Nanopore technology could help diagnose novel diseases like COVID-19
Chang Liu, an assistant professor in the College of Engineering and Computing, has received a 2021 Early CAREER Development Award from the National Science Foundation (NSF) in support of his proposal to develop improved diagnostic testing technologies. His findings are expected to improve the accuracy with which infectious diseases such as tuberculosis, HIV and COVID-19 are diagnosed.
CAREER awards are given by the NSF to support early career development of non-tenured faculty members. Liu’s award is $500,000 for a five-year study.
“It is truly an honor for me to receive this award. It is a significant opportunity for my career and the furtherance of this research,” Liu said.
Liu is working to develop new nanopore diagnostic testing technology that will enable ultrasensitive detection and quantification of infectious disease markers for a reasonably low cost at the point of care. He expects that the new technology will improve accuracy beyond current point-of-care (“rapid”) testing and possibly lab-based testing technologies.
The COVID-19 global pandemic has underscored the importance of diagnostic testing technologies, with rapid and accurate quantification of biomarkers at the point of care being fundamental to the control and management of infectious disease outbreaks. While existing technologies are inexpensive and easy to use, store and transport, their simplicity causes a significant loss of sensitivity and specificity compared to lab-based diagnostic tests.
Liu said, “The technology I’m developing is more sensitive than technology being used in clinics now. The ultimate goal is to develop testing that is more accurate—meaning fewer false positives and false negatives. We are trying to increase both sensitivity and specificity simultaneously.”
Liu focused his post-doctorate work on diagnostic technology for infectious diseases, beginning with tuberculosis. Since joining the UofSC faculty in 2018, he has conducted similar studies with HIV alongside Prisma Health and its infectious diseases department chair, Dr. Helmut Albrecht. When COVID-19 surfaced, the team began applying the technology to COVID-19 antibody tests.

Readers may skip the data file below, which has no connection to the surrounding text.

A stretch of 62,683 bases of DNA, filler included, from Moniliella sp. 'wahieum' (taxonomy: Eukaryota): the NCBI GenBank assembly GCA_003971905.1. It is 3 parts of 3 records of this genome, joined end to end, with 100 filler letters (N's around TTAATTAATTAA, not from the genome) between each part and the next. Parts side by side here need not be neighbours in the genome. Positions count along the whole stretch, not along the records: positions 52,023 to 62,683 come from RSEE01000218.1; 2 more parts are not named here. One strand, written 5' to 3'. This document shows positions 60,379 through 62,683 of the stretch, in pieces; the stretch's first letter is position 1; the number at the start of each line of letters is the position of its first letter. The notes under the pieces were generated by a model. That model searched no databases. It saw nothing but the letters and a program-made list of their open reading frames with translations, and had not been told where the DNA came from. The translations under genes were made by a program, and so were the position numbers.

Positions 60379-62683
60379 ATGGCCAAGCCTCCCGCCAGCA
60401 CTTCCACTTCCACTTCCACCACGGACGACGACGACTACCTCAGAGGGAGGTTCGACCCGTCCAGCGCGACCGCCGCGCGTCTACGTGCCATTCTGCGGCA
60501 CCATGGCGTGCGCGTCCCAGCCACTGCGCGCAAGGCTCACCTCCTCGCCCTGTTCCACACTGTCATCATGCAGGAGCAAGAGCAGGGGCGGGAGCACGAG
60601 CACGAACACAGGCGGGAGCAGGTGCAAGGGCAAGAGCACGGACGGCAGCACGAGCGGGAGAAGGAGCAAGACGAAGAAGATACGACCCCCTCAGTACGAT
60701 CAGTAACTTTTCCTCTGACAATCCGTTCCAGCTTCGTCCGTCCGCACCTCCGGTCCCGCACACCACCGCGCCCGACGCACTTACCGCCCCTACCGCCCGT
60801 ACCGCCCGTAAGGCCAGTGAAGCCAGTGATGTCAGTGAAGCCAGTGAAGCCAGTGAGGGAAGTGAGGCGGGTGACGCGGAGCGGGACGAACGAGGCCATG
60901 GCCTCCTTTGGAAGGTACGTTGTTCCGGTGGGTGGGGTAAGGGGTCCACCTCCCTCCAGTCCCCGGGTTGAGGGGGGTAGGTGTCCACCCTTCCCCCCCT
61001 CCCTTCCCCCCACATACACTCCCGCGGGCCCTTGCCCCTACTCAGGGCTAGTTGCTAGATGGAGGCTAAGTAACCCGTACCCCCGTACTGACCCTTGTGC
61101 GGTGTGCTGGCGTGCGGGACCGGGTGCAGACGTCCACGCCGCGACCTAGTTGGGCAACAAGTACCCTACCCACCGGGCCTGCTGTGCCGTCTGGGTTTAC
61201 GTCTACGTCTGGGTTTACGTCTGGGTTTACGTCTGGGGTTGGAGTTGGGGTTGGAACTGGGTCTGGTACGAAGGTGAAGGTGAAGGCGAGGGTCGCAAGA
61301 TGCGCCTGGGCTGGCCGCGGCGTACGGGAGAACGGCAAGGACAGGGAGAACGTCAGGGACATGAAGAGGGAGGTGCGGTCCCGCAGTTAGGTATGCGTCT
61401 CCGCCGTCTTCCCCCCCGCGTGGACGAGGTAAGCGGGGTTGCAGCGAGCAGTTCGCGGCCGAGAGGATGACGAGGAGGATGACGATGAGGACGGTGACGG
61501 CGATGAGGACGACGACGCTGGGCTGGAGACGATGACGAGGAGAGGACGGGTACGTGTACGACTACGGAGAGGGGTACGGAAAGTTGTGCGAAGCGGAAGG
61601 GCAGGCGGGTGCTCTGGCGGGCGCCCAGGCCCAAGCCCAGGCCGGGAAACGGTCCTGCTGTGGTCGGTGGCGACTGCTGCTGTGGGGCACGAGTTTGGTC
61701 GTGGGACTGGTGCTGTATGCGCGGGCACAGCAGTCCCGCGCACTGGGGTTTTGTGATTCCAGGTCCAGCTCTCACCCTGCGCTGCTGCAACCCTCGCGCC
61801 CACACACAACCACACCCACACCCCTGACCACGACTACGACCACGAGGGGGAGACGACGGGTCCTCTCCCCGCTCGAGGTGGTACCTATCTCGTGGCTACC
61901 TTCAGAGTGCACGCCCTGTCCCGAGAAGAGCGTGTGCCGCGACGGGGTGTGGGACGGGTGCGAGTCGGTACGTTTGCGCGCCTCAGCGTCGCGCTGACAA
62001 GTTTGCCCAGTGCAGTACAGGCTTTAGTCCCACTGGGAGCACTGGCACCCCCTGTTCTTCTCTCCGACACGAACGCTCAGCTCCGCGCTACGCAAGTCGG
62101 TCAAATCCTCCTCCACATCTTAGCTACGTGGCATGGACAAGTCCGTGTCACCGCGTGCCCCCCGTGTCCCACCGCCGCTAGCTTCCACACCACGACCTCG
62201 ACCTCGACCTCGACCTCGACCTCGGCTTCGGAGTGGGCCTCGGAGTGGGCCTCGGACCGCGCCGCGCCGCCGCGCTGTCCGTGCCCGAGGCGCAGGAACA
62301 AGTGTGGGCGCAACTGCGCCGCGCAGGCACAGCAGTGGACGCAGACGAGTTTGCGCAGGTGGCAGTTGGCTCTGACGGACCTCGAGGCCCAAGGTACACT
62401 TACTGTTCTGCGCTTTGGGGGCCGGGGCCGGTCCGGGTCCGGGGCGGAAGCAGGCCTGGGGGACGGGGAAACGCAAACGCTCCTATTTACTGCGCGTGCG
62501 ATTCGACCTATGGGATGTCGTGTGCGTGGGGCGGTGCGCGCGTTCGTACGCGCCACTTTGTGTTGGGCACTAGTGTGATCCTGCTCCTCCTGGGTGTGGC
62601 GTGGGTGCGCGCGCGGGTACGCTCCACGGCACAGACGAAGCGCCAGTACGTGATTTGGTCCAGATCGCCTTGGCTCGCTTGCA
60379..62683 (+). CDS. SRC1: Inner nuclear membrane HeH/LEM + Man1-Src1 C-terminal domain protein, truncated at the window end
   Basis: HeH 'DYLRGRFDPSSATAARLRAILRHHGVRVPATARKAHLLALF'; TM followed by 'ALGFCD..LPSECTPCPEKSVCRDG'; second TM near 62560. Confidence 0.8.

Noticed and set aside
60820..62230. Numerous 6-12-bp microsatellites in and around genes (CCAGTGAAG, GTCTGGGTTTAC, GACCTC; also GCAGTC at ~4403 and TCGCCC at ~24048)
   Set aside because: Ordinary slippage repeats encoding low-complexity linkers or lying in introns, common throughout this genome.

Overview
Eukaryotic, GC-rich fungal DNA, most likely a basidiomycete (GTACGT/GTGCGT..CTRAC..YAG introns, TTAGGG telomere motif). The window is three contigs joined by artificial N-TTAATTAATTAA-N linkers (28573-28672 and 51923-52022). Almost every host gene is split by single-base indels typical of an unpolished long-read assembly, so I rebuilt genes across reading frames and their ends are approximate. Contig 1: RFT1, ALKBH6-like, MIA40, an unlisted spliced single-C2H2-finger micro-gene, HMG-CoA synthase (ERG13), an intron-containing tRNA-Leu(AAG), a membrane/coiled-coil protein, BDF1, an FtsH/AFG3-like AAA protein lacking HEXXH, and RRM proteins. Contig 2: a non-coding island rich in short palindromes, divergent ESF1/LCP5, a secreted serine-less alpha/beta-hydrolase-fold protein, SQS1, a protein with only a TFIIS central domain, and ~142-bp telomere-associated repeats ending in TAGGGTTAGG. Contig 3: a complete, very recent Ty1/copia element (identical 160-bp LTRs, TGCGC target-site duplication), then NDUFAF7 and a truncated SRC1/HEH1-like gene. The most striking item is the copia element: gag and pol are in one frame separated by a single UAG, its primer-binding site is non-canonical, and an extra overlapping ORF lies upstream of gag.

The technology, Liu explains, is a platform that can be readily modified with minimal optimization as soon as new diseases and biomarkers are identified for rapid deployment in clinics and at the point of care. He said, “The most important aspect of this research, in my opinion, is that we are not only addressing tuberculosis, HIV and COVID-19 with improved diagnostic testing, but also developing a platform technology that can easily be modified for new infectious diseases. COVID caught us. We hope that, with successful development, this technology will be there the next time we need it.”
The Faculty Early Career Development (CAREER) Program offers the National Science Foundation's most prestigious awards in support of early-career faculty who have the potential to serve as academic role models in research and education and to lead advances in the mission of their department or organization. The activities pursued by early-career faculty build a firm foundation for a lifetime of leadership in integrating education and research.
Chang Liu is an assistant professor of chemical engineering and biomedical engineering in the College of Engineering and Computing. His research interests are in point-of-care diagnostics for resource-limited settings, translational biomarkers and biosensors to enable personalized medicine, and nanostructure-based tools for fundamental biochemical studies.